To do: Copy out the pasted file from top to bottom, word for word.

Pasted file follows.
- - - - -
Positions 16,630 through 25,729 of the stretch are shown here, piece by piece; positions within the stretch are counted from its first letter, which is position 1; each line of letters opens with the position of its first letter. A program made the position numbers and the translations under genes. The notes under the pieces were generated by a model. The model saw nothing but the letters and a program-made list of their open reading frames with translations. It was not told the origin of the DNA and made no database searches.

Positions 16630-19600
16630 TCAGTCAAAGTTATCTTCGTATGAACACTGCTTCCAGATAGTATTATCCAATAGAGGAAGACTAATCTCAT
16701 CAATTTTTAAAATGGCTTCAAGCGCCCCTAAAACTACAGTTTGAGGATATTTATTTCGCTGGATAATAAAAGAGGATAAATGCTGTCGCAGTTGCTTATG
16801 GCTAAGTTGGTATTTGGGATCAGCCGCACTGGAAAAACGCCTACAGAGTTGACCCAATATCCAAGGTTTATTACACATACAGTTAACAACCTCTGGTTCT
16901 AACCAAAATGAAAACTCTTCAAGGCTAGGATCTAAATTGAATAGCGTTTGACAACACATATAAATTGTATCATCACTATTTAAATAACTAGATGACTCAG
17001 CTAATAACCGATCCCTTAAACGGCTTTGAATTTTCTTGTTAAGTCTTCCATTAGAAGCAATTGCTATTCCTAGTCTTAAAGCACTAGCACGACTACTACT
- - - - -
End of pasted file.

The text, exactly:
Positions 16,630 through 25,729 of the stretch are shown here, piece by piece; positions within the stretch are counted from its first letter, which is position 1; each line of letters opens with the position of its first letter. A program made the position numbers and the translations under genes. The notes under the pieces were generated by a model. The model saw nothing but the letters and a program-made list of their open reading frames with translations. It was not told the origin of the DNA and made no database searches.

Positions 16630-19600
16630 TCAGTCAAAGTTATCTTCGTATGAACACTGCTTCCAGATAGTATTATCCAATAGAGGAAGACTAATCTCAT
16701 CAATTTTTAAAATGGCTTCAAGCGCCCCTAAAACTACAGTTTGAGGATATTTATTTCGCTGGATAATAAAAGAGGATAAATGCTGTCGCAGTTGCTTATG
16801 GCTAAGTTGGTATTTGGGATCAGCCGCACTGGAAAAACGCCTACAGAGTTGACCCAATATCCAAGGTTTATTACACATACAGTTAACAACCTCTGGTTCT
16901 AACCAAAATGAAAACTCTTCAAGGCTAGGATCTAAATTGAATAGCGTTTGACAACACATATAAATTGTATCATCACTATTTAAATAACTAGATGACTCAG
17001 CTAATAACCGATCCCTTAAACGGCTTTGAATTTTCTTGTTAAGTCTTCCATTAGAAGCAATTGCTATTCCTAGTCTTAAAGCACTAGCACGACTACTACT